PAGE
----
One frustration that I’ve had with GTD was the requirement that I separate my project plans from my NA list. If my project is “Shed built,” I can’t install the four corner posts until I’ve installed the base. I can’t install the roof, until I’ve installed the four corner posts.
Sometimes I would cheat and have many actions on my NA list:
Install North post
Install East post
Install South post
Install West post
Only “Install base” is a NA, since none of the other actions can be done until the base is installed. The order in which the four posts are installed is not important. Any of the posts can be installed once the base is installed. So, once the base is installed, all four post actions are NAs. The roof cannot be installed until all four posts are installed.
Rigorous GTD states that I should have only “Install base” on my NA list. Then, when the base has been installed, I can put only the four post actions on my NA list. Then, when all four posts are up, I can put “Install roof” on my NA list.
I would sometimes cheat, and put all the actions on my NA list, because, for simple projects, I didn’t want to put the project plan in a separate place from my NA list. Although the projects were simple, they were complex enough that I did want a plan that told me what to do after each stage was completed.
If I were doing GTD on paper, I would review my NA list, see the “Install base” NA, then find the “Shed built” project plan and start working off the project plan. What I would like to do is avoid having to look at two lists: NA list and Project Plan.
If I were doing GTD electronically, I still have the same problem with most systems. Most systems do not differentiate between Next Actions and dependent actions.
The system I currently use, Achieve Planner, has recently updated so that I can now plan my shed and, with the click of a mouse, view either my Next Actions only, or my full Project Plans. (I have no financial interest in Achieve Planner other than being a satisfied customer.) This means that I put actions under projects, whether the actions are Next Actions or Dependent Actions. I do not have to worry about cluttering up my NA list, because the system can differentiate between Next Actions and Dependent Actions. And the system can allow me to view only my NAs, if that is what I want.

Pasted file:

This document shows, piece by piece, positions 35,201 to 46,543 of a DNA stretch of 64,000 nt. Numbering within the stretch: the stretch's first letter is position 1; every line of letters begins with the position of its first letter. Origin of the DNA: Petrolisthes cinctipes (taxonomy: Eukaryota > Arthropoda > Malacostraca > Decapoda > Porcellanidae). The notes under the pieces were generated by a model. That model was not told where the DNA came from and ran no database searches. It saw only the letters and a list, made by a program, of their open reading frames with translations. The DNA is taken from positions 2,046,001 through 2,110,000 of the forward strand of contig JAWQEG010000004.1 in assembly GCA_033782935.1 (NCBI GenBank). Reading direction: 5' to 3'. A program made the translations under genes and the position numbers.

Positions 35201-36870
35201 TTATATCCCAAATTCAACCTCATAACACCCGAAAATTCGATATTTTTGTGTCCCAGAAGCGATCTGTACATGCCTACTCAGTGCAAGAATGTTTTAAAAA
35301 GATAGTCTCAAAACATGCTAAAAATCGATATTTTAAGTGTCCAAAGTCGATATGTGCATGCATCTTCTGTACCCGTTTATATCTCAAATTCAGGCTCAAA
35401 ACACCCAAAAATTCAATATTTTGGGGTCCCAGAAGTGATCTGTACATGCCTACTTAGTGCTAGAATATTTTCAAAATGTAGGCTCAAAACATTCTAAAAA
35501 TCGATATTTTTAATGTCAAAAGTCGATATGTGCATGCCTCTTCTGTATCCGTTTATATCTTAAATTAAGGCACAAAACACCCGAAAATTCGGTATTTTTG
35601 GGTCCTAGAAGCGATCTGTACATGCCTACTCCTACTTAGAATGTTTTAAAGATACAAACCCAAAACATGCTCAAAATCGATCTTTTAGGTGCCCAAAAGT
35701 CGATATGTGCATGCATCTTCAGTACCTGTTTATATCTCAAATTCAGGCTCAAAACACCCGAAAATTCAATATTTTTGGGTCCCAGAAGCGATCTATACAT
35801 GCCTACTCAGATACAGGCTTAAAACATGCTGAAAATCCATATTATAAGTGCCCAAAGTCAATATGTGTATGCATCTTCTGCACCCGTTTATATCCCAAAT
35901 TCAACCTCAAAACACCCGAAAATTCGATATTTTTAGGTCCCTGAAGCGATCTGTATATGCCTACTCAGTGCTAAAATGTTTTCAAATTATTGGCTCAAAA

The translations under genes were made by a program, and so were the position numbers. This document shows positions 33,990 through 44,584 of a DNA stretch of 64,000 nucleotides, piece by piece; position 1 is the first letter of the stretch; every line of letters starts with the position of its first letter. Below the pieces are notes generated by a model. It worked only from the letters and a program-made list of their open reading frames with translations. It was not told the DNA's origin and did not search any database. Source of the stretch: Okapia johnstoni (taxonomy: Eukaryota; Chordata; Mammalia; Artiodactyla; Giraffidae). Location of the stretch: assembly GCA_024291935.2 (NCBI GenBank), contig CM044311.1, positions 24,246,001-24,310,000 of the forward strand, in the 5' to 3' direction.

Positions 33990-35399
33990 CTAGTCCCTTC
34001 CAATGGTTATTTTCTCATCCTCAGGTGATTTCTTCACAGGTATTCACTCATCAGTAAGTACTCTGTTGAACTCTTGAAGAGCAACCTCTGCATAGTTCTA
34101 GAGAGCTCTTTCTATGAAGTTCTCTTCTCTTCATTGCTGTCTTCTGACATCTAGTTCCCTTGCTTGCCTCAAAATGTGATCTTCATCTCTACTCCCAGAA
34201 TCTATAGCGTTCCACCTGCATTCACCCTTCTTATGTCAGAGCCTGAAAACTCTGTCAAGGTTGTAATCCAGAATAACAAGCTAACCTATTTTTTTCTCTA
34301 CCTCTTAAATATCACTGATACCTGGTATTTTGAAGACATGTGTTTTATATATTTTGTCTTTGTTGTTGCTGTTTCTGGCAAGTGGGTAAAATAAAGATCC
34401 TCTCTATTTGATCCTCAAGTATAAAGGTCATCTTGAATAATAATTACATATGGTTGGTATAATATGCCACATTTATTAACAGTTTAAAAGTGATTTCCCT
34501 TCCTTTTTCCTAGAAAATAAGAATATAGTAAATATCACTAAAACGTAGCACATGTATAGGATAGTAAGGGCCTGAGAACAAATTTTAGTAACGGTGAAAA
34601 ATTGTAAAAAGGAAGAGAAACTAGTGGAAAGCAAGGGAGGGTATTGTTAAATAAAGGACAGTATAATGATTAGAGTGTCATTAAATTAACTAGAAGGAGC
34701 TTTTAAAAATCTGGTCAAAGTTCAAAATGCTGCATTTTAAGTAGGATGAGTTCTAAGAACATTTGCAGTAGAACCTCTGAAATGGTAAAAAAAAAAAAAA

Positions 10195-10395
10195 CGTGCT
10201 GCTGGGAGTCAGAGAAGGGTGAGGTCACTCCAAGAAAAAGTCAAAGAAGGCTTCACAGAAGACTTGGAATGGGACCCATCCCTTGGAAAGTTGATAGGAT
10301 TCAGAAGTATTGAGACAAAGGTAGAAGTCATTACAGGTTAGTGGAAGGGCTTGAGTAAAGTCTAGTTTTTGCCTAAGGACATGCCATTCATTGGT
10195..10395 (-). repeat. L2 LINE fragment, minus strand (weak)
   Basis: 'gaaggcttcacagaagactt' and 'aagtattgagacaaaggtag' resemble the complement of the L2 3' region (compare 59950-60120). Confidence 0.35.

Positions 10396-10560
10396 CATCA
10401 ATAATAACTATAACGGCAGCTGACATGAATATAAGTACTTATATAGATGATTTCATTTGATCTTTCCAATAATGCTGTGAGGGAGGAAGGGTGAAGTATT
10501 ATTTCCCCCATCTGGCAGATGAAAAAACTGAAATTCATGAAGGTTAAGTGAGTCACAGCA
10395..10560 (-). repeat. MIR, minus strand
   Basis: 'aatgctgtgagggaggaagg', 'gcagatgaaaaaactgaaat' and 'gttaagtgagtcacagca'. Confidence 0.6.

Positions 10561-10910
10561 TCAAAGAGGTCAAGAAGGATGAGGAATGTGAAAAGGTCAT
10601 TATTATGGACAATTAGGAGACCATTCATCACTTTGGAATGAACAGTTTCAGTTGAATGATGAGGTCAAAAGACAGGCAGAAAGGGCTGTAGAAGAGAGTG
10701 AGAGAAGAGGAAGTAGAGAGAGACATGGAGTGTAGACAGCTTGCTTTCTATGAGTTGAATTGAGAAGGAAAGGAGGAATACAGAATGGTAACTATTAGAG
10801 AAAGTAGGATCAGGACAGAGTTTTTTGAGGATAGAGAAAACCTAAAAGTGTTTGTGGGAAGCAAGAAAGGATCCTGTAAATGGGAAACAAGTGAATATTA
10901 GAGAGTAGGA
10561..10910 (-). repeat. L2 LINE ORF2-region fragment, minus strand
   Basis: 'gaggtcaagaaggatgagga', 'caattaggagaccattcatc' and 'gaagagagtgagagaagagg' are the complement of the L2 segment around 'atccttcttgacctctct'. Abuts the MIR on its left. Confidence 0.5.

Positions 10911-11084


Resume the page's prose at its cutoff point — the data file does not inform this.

The system is very sophisticated because it allows me to create both many-to-one and one-to-many dependency relations. In the Shed example, many actions—installing the North, East, South, and West posts—depend on the one action of installing the base. And one action—installing the roof—depends on the many actions of installing the North, East, South, and West posts.
When I use the NA list in Achieve Planner, at first the only NA is “Install base.” When that’s completed, the four posts appear, all as NAs. When all four posts are marked complete, “Install roof” appears as a NA.
I used to feel frustrated. When I was planning a project I would usually put the plan in a “notes” section of the project because I didn’t want to clutter up my NA list. If I worked on a project, when I ended, I had to go to the notes section to find the new NA and add it to my NA list. The alternative was to cheat and put dependent actions on the NA list. It always bothered me that my software required me to manually transfer the same item from a project plan to a Next Action list.
Now, when I create a project, I create dependent actions the same way that I create next actions. They are all items under the project. But, if an action is dependent on other actions, I enter the action’s predecessor actions into my system. Then, when it’s time to do, I work off of my NA list. As soon as I mark my NA complete, the system removes that old NA from view and shows me the new NA.
I have gone into all this detail because I have found it a pleasure to work like this. It it much more productive to work this way and that is what GTD is all about.